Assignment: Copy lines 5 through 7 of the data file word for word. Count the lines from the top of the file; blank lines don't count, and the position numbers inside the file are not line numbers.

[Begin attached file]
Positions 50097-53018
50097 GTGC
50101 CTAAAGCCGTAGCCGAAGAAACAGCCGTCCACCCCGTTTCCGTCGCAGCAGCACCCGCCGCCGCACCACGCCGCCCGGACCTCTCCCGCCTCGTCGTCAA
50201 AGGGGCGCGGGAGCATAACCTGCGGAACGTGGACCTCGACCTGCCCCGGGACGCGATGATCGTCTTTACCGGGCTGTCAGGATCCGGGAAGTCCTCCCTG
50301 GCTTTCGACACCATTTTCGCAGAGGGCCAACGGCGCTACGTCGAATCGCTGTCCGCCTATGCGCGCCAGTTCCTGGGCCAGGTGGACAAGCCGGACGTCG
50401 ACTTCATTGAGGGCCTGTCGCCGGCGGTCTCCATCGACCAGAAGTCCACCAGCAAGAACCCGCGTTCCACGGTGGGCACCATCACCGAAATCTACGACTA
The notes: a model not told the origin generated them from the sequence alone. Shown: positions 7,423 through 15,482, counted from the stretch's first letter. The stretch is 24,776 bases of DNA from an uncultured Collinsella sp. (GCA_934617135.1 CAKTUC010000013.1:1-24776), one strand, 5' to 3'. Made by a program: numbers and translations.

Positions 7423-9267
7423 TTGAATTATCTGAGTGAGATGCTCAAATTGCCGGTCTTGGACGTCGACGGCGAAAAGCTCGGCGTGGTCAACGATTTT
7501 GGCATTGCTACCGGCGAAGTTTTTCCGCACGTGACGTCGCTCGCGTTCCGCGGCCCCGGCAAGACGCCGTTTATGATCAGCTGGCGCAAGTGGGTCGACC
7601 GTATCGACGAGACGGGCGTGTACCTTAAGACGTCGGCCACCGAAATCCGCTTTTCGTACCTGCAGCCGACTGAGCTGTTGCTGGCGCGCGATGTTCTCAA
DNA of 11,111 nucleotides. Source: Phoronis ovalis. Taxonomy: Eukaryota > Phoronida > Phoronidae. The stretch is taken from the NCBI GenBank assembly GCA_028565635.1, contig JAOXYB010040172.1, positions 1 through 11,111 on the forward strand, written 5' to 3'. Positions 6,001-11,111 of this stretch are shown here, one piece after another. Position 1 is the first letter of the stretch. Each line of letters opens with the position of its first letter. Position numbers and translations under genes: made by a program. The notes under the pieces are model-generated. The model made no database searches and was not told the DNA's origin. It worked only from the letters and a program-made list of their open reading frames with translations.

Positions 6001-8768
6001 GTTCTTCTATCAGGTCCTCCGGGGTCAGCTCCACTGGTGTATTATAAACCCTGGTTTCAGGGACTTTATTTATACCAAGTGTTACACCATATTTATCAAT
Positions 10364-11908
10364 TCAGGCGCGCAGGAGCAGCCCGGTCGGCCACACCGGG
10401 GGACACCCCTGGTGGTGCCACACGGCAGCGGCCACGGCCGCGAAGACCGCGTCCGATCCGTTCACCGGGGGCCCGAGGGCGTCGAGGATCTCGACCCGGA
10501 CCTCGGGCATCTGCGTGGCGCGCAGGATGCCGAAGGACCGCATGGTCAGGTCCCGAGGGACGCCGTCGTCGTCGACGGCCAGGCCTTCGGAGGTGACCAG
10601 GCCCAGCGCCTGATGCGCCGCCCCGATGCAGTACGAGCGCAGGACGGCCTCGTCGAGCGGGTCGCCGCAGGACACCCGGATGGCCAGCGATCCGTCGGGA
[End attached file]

50301 GCTTTCGACACCATTTTCGCAGAGGGCCAACGGCGCTACGTCGAATCGCTGTCCGCCTATGCGCGCCAGTTCCTGGGCCAGGTGGACAAGCCGGACGTCG
50401 ACTTCATTGAGGGCCTGTCGCCGGCGGTCTCCATCGACCAGAAGTCCACCAGCAAGAACCCGCGTTCCACGGTGGGCACCATCACCGAAATCTACGACTA
The notes: a model not told the origin generated them from the sequence alone. Shown: positions 7,423 through 15,482, counted from the stretch's first letter. The stretch is 24,776 bases of DNA from an uncultured Collinsella sp. (GCA_934617135.1 CAKTUC010000013.1:1-24776), one strand, 5' to 3'. Made by a program: numbers and translations.